McCandless Lunar Lander
|Mission type||Commercial cargo lander|
|Payload mass||100 kg (220 lb) |
|Mass||≤ 100 kg|
McCandless Lunar Lander is a concept for a robotic lunar lander that will be proposed as one of the commercial cargo vehicles for NASA's Commercial Lunar Payload Services (CLPS). The lander is being designed by the aerospace company Lockheed Martin, and it is based on the successful Mars landers Phoenix and InSight.
On 29 November 2018, NASA announced the first nine companies, including Lockheed Martin, that will be allowed to bid on contracts by the Commercial Lunar Payload Services (CLPS). These contracts are indefinite delivery, indefinite quantity contracts with a combined maximum contract value of $2.6 billion during the next 10 years. The first formal solicitation is expected sometime in 2019, to transport payloads for clients focused on exploration, in situ resource utilization (ISRU), and lunar science.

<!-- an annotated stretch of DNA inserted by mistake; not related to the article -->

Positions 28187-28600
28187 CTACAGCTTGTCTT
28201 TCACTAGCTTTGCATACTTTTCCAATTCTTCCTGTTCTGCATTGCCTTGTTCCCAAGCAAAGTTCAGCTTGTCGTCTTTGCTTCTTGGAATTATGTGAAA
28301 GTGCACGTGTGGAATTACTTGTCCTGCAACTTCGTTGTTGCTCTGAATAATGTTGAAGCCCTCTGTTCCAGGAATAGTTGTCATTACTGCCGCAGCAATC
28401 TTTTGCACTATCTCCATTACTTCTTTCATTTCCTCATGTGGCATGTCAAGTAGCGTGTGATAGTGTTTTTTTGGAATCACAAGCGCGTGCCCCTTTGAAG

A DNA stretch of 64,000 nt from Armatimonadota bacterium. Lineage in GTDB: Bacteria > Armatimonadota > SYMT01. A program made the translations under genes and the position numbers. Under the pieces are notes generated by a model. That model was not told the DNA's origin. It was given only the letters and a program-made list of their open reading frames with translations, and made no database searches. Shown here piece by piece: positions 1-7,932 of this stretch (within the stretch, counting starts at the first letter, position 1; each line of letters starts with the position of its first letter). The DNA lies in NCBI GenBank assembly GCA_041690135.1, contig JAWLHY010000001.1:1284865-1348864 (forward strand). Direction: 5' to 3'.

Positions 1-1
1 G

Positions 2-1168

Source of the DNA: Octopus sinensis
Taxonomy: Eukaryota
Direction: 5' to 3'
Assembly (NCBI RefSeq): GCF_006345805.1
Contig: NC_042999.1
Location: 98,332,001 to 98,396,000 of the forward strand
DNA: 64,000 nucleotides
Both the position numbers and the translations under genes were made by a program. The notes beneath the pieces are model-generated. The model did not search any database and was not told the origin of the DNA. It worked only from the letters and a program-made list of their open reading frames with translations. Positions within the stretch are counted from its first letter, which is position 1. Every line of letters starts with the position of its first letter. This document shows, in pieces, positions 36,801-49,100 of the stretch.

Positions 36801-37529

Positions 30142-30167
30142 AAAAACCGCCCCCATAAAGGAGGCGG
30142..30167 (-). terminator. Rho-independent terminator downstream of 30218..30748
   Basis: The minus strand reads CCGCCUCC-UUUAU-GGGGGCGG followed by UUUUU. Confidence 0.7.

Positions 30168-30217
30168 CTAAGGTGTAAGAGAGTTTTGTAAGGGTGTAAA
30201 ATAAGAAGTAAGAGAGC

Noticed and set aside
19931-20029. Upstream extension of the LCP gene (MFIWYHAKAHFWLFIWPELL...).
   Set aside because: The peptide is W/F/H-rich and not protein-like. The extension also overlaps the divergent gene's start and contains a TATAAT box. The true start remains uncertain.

The McCandless lander is named in honor of the late astronaut and former Lockheed Martin employee Bruce McCandless II, who in 1984 performed the first free-flying spacewalk without a lifeline to the orbiting shuttle, using a jetpack built by the company.
The McCandless lander design is based on the successful Phoenix and InSight Mars landers, built by Lockheed Martin for NASA. The lander will be proposed to the new Commercial Lunar Payload Services program (CLPS). It would be able to deliver to the lunar surface up to 100 kg (220 lb) of usable payload. including stationary scientific instruments, small deployable rovers, or even sample-return vehicles.
- NASA selects nine companies for commercial lunar lander program. Jeff Foust, Space News. 29 November 2018.
- "NASA Announces New Partnerships for Commercial Lunar Payload Delivery Services". NASA.GOV. NASA. Retrieved November 29, 2018.
- Next moon lander could be made in Colorado. Marcia Dunn, The Associated Press; Published by The Denver post. November 30, 2018.
- Lockheed Martin Selected for NASA's Commercial Lunar Lander Payload Services Contract. Yahoo Finance. November 29, 2018.
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